Photo: Presidents Obama and Funes in the the Metropolitan Cathedral, built to honor slain Archbishop Oscar Arnulfo Romero
At the last stop on his Latin American tour, President Barack Obama pledged to help El Salvador and Central America fight its war against drugs.
Though he cut his trip a few hours short, likely due to a litany of questions being asked regarding the U.S. intervention in Libya, President Obama promised Central America $200 million to help in the battle against drug cartels.
Obama also praised El Salvador’s President Mauricio Funes for his policies and efforts to “overcome old divisions” that remain apparent in the country. Funes is the first leftist leader in the tiny nation’s history.
Funes noted that much like Brazil and Chile, El Salvador has made significant strides towards democracy “in a very orderly and peaceful manner” over the last few decades.
Narcotics, public security, immigration, and even El Salvador’s history were all discussed, before President Obama joined President Funes in the crypt beneath the Metropolitan Cathedral, built to honor slain Archbishop Oscar Arnulfo Romero, who was killed by U.S.-linked gunmen over thirty years ago.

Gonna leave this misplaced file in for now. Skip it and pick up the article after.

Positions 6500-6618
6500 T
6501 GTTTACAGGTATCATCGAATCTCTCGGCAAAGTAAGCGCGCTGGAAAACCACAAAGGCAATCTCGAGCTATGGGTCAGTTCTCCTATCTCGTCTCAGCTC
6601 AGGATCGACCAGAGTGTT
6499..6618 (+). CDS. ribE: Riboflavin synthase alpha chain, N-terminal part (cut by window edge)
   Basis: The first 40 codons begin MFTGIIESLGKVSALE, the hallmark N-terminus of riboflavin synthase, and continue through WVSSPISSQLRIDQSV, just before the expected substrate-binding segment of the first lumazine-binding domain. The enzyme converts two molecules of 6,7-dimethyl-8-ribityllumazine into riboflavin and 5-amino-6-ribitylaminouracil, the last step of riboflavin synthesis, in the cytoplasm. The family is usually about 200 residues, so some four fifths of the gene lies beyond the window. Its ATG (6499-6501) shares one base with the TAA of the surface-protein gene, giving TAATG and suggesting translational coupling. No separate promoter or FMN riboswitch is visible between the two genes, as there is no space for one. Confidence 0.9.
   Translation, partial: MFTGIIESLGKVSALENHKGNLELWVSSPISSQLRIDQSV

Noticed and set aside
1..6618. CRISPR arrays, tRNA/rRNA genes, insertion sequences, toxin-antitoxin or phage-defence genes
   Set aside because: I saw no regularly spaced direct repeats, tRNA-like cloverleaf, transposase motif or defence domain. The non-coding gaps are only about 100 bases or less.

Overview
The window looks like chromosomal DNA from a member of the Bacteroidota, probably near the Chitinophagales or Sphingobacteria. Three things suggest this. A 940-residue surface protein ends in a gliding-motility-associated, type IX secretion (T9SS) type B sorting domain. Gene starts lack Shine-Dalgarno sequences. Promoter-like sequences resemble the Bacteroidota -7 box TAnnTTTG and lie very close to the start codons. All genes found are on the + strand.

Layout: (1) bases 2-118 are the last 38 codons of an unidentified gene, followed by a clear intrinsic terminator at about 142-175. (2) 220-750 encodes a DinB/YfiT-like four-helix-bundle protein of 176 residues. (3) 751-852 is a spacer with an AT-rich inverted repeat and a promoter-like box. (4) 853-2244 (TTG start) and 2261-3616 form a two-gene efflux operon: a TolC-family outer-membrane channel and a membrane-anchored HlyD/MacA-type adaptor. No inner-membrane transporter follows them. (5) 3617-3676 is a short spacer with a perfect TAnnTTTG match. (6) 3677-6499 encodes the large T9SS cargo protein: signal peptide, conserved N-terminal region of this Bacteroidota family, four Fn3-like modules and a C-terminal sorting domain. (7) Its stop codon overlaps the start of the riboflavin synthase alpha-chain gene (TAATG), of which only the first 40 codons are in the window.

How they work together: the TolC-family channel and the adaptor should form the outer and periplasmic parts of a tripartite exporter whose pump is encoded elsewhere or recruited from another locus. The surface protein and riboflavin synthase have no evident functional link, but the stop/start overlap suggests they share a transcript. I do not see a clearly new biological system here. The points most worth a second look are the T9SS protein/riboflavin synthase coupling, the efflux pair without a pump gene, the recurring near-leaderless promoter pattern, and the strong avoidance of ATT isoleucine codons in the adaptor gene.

Romero was assassinated in 1980, after he denounced death squads from his pulpit. He became a martyr to the leftists and poor of Latin America.
It was later discovered that the gunmen that killed Romero were linked to the U.S.-trained and financed army that had been battling “a Cuba-backed Marxist insurgency.” The Vatican has taken up a cause for the beatification and canonization into sainthood for Romero.
The White House also said it will help El Salvador launch a pilot program known as Partnership for Growth. It would bring private investments, provide jobs, and increase trade in the country. The increase in jobs would allow Salvadoran to remain with their families in their homeland.
Currently, one out of four Salvadorans live in the U.S., legally or otherwise.